The Democrat's rhetoric on taxes and health care is frightening people in the investing classes over what critics call 'wealth redistribution.'
Investors this summer have been placing their bets on an Obama presidency, and for the most part that hasn't been good for the market.
Without giving him a chance to explain himself in detail on the campaign trail or at the Democratic National Convention, they are voting with their shares by tossing financial, health insurance, manufacturing and high-dividend stocks into the ash can, and are growing skeptical about energy companies as well.
It's not that major institutional investors don't like the man -- far from it. He has many backers among the financial elite, including multibillionaires George Soros and Ron Burkle. And it's not that there aren't many other reasons for investors to sell stocks now, as the global economy tangles with the terrible twin beasts of bank deleveraging and inflation.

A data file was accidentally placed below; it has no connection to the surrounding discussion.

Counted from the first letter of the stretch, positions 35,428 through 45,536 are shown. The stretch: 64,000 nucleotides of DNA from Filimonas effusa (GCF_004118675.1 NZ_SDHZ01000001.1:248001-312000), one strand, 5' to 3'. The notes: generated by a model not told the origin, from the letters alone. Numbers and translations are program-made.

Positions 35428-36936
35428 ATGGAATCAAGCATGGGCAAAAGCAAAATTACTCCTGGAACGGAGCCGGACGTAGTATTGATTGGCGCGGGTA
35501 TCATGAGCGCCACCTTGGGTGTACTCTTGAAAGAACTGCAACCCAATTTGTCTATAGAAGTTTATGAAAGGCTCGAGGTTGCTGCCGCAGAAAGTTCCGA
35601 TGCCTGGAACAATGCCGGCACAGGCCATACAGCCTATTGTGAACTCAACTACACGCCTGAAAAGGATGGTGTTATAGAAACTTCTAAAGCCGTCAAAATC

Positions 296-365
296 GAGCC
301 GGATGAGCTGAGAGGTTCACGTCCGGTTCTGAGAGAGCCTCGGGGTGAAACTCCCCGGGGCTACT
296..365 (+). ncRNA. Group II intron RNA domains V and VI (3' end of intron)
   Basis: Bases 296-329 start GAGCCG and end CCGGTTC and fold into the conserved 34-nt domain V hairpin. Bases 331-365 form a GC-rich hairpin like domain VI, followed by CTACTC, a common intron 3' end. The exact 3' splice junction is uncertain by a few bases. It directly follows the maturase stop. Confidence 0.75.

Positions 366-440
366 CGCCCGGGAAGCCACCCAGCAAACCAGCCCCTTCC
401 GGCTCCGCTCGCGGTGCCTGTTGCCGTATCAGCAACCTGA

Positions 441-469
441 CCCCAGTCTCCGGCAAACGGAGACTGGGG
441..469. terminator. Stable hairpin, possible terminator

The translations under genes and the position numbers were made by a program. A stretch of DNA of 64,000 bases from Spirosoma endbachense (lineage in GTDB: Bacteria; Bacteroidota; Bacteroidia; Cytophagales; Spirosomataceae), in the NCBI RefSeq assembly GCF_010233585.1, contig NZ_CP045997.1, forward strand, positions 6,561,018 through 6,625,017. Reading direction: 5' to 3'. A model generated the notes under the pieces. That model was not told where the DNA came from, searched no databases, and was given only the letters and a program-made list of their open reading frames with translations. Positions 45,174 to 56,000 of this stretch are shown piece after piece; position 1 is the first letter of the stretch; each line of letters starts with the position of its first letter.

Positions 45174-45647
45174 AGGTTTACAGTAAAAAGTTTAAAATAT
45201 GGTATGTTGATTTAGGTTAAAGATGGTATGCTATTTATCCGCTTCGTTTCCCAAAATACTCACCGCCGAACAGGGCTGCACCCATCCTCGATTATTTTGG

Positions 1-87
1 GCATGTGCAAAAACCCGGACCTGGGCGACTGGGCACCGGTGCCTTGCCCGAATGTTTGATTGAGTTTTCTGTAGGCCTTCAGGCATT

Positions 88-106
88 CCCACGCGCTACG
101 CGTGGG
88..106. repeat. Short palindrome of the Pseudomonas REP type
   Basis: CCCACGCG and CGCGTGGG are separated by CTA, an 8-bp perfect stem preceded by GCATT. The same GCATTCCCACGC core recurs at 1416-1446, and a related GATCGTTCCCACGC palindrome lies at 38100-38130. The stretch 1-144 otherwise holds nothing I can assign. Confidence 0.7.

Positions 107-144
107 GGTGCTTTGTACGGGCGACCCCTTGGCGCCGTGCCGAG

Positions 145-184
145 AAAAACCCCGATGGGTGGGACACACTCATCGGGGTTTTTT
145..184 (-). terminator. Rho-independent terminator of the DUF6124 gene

It's just that Obama's rhetoric on taxes and health care is scaring common wealthy people with large capital gains from investments made over the past decade, and a lot of them don't want to wait around to see whether it's just populist fluff that might be set aside once he takes office.Plus, the Democrats who run Congress know that a weaker economy favors their nominee -- and they are loath to pass banking or trade legislation now to improve the nation's industrial standing over fears that it could backfire and give comfort to the Republicans. And finally, there is a well-founded anxiety that one-party rule in Washington for at least the next two years will bring about the sort of abuse of power that has gotten both parties into trouble over the past few decades.